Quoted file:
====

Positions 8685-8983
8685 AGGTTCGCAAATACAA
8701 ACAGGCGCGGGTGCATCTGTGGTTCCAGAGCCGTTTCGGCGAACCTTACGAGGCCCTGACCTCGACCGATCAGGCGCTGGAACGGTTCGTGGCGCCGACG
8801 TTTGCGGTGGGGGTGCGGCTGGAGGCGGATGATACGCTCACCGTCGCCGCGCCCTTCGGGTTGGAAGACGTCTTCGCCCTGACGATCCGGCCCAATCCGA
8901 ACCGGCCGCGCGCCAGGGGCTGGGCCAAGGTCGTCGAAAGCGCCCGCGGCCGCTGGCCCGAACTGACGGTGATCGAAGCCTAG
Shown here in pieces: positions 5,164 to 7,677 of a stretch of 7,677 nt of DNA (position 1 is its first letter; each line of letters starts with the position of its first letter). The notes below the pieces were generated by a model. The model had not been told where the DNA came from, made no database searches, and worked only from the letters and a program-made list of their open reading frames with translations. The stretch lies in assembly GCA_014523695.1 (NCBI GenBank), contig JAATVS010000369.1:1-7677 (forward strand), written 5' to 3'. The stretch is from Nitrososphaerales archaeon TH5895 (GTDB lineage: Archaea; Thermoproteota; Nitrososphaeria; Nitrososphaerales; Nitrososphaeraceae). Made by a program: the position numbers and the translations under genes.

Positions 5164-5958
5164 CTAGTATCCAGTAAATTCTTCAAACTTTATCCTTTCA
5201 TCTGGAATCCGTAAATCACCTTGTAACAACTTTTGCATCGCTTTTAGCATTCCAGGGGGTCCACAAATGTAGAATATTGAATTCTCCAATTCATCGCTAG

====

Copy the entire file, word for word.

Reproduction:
Positions 8685-8983
8685 AGGTTCGCAAATACAA
8701 ACAGGCGCGGGTGCATCTGTGGTTCCAGAGCCGTTTCGGCGAACCTTACGAGGCCCTGACCTCGACCGATCAGGCGCTGGAACGGTTCGTGGCGCCGACG
8801 TTTGCGGTGGGGGTGCGGCTGGAGGCGGATGATACGCTCACCGTCGCCGCGCCCTTCGGGTTGGAAGACGTCTTCGCCCTGACGATCCGGCCCAATCCGA
8901 ACCGGCCGCGCGCCAGGGGCTGGGCCAAGGTCGTCGAAAGCGCCCGCGGCCGCTGGCCCGAACTGACGGTGATCGAAGCCTAG
Shown here in pieces: positions 5,164 to 7,677 of a stretch of 7,677 nt of DNA (position 1 is its first letter; each line of letters starts with the position of its first letter). The notes below the pieces were generated by a model. The model had not been told where the DNA came from, made no database searches, and worked only from the letters and a program-made list of their open reading frames with translations. The stretch lies in assembly GCA_014523695.1 (NCBI GenBank), contig JAATVS010000369.1:1-7677 (forward strand), written 5' to 3'. The stretch is from Nitrososphaerales archaeon TH5895 (GTDB lineage: Archaea; Thermoproteota; Nitrososphaeria; Nitrososphaerales; Nitrososphaeraceae). Made by a program: the position numbers and the translations under genes.

Positions 5164-5958
5164 CTAGTATCCAGTAAATTCTTCAAACTTTATCCTTTCA
5201 TCTGGAATCCGTAAATCACCTTGTAACAACTTTTGCATCGCTTTTAGCATTCCAGGGGGTCCACAAATGTAGAATATTGAATTCTCCAATTCATCGCTAG